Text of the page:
This article will focus on the Enterprise Budgeting on Cloud for Banks.
The Cloud is coming! Are you prepared? I read a story once about a land that was going through a drought, famine, and warfare. After a momentous battle, a leader told one of his lieutenants, “Go up now, look toward the sea.” So the lieutenant went up and looked and said, “There is nothing.” And the leader said, “Go back” seven times. Continue reading
I’ve written about Forecasting versus Budgeting before, but in the face of the apparent trend of forecasting becoming more and more popular and impactful, I wanted to examine its place in the task of planning. Is it true that forecasting is the most important process for corporate performance management today – why or why not? What is the difference between a business plan, a forecast, and a budget? When should you be planning for your business, forecasting, and/or budgeting? What does each entail? This article will zoom in on planning today for your organization’s success in the future.
The week is finally here where we gather around the table and share a delicious Thanksgiving meal with our loved ones. As much as we enjoy the good food, family time, and days off from work, organizing and hosting this special dinner can be a daunting task. Similar to the process of creating effective reports and dashboards that help your business, planning a Thanksgiving dinner requires thorough research and specific BI features that make the process easy and enjoyable for everyone.
This blog will explore the parallels between the process used to plan a Thanksgiving meal in the modern age and the latest in BI tools for Corporate Performance Management (CPM), (i.e. financial reporting, budgeting, dashboards, and data management).
Let’s start at the beginning. A few weeks ago, like many of you, I decided to start planning out my Thanksgiving dinner. Knowing that my younger brother has a sweet tooth, but my dad prefers savory entrees and side dishes, I sent out a Google spreadsheet to find out what everyone wanted to eat. Given that we live in different cities, I asked each family member to fill in his or her favorite dishes into the spreadsheet. The results were a little messy to say the least.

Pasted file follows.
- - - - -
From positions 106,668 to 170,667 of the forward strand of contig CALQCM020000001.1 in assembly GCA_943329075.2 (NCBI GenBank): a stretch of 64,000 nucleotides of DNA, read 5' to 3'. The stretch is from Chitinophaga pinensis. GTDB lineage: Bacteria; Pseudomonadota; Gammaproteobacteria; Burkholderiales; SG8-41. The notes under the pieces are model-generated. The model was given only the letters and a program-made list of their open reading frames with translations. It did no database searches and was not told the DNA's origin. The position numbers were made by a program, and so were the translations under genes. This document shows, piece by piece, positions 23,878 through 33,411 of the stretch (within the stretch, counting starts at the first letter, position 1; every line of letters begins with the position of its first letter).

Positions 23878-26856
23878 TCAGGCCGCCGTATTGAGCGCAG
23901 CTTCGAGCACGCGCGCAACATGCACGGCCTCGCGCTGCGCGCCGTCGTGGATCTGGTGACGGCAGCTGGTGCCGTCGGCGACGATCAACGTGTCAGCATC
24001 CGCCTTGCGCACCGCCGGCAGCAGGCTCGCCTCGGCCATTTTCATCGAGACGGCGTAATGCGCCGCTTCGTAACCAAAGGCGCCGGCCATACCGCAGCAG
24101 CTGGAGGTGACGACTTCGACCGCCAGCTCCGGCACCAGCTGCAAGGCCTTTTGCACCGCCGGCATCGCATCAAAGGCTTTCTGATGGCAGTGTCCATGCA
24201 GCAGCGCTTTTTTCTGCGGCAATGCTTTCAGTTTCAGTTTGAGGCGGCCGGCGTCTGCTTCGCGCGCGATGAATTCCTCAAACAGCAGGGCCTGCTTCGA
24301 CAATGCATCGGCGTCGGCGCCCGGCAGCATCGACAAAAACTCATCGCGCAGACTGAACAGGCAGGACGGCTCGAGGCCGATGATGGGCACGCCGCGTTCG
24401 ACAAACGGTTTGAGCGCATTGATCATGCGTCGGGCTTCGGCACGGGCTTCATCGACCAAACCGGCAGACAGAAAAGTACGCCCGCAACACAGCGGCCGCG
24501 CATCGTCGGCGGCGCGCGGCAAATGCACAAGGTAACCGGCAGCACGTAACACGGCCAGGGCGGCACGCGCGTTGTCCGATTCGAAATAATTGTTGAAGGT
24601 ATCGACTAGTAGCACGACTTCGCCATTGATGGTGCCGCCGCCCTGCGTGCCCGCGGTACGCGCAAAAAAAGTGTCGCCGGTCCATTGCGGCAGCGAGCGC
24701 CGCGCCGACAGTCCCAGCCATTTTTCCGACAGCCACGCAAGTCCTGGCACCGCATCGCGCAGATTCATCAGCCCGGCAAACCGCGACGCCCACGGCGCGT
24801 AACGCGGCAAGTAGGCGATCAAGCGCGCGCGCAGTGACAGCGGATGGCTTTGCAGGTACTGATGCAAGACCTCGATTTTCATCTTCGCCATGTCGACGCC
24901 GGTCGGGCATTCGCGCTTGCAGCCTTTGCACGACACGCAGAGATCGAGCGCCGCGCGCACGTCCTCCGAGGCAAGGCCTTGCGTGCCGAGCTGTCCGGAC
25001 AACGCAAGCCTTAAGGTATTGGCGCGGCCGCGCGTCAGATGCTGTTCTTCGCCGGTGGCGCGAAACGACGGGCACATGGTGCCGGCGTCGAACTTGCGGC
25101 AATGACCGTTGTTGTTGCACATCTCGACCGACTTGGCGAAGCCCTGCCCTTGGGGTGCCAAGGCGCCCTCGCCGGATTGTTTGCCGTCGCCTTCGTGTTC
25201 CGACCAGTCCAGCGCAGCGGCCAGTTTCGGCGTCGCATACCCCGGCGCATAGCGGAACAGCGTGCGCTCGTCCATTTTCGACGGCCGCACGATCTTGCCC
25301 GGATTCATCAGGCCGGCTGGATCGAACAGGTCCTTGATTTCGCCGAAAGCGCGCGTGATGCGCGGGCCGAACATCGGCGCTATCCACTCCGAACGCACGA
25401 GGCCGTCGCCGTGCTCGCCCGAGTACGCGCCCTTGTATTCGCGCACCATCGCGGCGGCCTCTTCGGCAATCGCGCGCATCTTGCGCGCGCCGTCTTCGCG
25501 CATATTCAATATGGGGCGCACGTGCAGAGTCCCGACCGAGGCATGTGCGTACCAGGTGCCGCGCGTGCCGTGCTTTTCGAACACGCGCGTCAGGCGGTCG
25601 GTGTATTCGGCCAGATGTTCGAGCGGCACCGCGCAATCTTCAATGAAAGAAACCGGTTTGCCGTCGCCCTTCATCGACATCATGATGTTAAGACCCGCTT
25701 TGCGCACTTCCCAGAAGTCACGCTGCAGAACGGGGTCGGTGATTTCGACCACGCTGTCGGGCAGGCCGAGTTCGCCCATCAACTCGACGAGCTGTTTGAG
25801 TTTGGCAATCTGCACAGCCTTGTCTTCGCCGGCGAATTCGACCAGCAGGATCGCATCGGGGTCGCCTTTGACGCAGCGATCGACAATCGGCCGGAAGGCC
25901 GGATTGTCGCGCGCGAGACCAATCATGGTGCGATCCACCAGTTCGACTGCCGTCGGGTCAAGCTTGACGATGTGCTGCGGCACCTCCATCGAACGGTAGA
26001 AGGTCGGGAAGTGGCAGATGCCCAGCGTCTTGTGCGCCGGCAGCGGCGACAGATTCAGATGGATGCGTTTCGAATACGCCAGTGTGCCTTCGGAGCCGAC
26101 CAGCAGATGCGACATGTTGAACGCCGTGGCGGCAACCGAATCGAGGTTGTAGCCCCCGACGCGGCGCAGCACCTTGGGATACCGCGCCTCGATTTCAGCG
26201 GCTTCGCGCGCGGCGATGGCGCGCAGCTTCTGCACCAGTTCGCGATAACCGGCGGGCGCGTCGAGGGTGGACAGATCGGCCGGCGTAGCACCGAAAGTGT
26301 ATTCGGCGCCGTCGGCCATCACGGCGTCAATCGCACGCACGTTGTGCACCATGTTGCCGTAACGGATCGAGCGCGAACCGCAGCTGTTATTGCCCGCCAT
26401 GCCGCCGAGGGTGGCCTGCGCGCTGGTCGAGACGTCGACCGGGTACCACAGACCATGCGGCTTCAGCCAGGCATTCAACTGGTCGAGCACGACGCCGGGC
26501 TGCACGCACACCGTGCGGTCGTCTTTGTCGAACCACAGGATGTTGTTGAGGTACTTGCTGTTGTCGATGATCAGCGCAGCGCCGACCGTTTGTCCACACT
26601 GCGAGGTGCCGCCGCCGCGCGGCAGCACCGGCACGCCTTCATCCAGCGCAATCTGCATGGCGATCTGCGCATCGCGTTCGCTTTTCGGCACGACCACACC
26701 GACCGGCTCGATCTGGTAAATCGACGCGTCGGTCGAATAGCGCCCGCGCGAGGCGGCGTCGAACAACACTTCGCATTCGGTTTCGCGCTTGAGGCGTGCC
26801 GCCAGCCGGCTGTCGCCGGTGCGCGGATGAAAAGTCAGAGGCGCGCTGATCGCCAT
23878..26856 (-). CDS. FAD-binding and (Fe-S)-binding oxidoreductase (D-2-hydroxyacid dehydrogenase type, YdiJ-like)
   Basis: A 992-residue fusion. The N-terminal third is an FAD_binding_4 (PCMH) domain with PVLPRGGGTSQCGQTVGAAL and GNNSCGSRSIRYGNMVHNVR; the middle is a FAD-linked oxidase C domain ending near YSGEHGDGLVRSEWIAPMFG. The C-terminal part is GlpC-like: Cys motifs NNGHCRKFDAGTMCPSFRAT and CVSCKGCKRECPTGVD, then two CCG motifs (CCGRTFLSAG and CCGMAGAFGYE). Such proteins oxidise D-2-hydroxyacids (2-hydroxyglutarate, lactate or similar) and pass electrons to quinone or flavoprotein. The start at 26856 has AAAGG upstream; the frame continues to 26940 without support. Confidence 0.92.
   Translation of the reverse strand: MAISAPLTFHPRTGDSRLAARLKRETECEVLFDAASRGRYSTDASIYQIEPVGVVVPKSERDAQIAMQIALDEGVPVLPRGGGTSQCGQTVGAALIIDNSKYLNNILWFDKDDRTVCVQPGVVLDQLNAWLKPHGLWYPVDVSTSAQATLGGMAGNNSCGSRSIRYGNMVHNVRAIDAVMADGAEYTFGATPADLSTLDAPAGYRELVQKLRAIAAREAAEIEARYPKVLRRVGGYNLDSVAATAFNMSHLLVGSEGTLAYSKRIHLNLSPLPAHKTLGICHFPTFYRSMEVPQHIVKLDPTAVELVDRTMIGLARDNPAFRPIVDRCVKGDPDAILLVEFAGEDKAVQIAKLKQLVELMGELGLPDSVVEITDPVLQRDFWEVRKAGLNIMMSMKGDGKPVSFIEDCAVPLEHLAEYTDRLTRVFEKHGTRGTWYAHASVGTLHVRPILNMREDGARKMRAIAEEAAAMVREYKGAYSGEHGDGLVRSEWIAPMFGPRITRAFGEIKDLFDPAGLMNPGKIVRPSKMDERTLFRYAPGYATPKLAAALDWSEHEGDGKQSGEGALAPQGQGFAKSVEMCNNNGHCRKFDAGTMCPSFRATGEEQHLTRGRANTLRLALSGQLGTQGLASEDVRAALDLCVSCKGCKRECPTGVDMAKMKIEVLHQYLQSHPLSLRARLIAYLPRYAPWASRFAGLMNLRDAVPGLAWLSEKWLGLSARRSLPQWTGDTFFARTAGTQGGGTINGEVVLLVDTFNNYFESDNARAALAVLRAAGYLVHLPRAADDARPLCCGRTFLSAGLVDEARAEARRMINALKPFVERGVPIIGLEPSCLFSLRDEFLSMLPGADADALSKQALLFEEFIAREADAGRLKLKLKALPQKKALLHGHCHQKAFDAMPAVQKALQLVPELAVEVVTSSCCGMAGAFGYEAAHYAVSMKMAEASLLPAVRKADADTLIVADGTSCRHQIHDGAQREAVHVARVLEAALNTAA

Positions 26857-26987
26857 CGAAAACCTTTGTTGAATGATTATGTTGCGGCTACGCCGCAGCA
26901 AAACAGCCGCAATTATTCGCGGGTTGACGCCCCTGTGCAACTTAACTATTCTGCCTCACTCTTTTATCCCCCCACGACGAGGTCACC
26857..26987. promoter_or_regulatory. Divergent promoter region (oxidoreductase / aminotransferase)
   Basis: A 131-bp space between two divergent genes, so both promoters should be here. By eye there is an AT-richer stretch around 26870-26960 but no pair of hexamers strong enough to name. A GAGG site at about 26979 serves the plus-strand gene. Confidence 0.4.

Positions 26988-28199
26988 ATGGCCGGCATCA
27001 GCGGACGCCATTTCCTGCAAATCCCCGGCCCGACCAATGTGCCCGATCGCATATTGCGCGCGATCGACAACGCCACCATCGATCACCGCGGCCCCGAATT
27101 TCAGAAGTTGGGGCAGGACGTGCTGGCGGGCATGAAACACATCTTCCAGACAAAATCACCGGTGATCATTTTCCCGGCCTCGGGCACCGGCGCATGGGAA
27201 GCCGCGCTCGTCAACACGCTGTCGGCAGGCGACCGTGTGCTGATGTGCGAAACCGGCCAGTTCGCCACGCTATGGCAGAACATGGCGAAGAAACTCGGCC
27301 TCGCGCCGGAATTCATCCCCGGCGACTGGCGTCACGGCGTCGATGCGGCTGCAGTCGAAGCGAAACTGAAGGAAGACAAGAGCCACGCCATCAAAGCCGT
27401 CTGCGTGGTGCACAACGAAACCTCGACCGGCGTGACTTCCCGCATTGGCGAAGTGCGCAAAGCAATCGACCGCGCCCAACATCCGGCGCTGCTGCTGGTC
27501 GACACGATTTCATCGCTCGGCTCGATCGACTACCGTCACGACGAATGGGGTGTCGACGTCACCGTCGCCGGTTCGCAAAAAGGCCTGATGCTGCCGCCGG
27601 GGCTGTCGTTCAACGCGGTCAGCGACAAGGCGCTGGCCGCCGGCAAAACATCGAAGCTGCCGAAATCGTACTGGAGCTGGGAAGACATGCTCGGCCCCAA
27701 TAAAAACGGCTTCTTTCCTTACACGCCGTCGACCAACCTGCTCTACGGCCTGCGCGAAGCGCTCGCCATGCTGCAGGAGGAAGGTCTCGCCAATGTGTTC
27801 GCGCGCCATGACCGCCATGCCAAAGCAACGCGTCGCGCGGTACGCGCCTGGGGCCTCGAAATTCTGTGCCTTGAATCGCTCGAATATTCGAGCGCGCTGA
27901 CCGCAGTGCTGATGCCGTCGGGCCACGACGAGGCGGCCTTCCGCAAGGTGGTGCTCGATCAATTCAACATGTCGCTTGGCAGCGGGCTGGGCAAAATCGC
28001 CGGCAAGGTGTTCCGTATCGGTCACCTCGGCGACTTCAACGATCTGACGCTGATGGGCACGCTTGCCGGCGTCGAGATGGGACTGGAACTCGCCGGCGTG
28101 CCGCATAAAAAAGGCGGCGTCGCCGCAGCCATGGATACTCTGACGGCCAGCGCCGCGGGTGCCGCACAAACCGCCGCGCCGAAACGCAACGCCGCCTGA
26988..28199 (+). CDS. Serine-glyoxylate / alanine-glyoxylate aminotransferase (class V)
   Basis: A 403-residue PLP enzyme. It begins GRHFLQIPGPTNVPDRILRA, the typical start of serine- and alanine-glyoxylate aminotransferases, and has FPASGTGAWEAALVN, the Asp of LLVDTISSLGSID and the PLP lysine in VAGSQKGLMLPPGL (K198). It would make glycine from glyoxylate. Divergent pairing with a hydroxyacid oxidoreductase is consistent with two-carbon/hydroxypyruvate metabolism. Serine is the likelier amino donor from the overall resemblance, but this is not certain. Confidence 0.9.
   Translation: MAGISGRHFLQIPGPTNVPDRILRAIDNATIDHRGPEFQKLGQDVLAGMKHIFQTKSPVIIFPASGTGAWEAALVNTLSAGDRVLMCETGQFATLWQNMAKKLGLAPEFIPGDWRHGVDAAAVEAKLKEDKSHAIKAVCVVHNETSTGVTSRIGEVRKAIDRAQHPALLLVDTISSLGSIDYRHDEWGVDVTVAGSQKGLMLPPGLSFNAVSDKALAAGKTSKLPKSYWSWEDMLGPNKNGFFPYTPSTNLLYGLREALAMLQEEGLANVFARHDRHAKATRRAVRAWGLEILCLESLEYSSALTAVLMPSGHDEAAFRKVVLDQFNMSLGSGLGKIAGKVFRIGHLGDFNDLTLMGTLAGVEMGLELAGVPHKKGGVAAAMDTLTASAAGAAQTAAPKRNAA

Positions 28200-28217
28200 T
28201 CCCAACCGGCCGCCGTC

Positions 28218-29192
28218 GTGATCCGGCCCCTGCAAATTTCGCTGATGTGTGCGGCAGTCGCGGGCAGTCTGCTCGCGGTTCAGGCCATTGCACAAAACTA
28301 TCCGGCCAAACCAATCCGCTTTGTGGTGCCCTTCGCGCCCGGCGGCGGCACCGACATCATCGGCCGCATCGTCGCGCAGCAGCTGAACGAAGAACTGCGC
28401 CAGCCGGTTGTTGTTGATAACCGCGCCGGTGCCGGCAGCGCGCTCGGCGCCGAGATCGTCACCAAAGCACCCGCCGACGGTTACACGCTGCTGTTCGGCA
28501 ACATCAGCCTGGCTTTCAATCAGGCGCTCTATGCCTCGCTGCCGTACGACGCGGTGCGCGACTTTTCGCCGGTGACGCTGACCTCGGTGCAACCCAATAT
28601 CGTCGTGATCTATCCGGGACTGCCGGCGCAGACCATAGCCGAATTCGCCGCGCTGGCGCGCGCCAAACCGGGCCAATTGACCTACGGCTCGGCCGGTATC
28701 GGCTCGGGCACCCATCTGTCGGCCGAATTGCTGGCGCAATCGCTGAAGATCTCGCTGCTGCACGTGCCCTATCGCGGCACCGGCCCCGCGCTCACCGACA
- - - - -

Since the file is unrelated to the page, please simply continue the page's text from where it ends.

Thanksgiving is right around the corner, and we thought it would be appropriate to dedicate this article to not-for-profit organizations – organizations with the purpose of something other than making a profit and often focused on furthering a particular social cause – and focus on how business intelligence (BI) tools have made the jobs in their industry easier. In this article, we are going to zoom in on the tools that not-for-profit organizations have expressed they are thankful for, and hopefully, this will give you an idea of what modern BI tools can do for your not-for-profit organization.
This article focuses on finding an improved solution for a bad software implementation.
We all wish for a successful software implementation, but information system projects frequently fall short or even fail. Many software implementations can be challenging, and only a few companies today achieve highly successful software implementations on their first try. Usually, the reason for failure or a bad budget implementation has little to do with the actual software itself. In this article, we will explore the seventh installment of our budget series: how to fix a bad budget software implementation.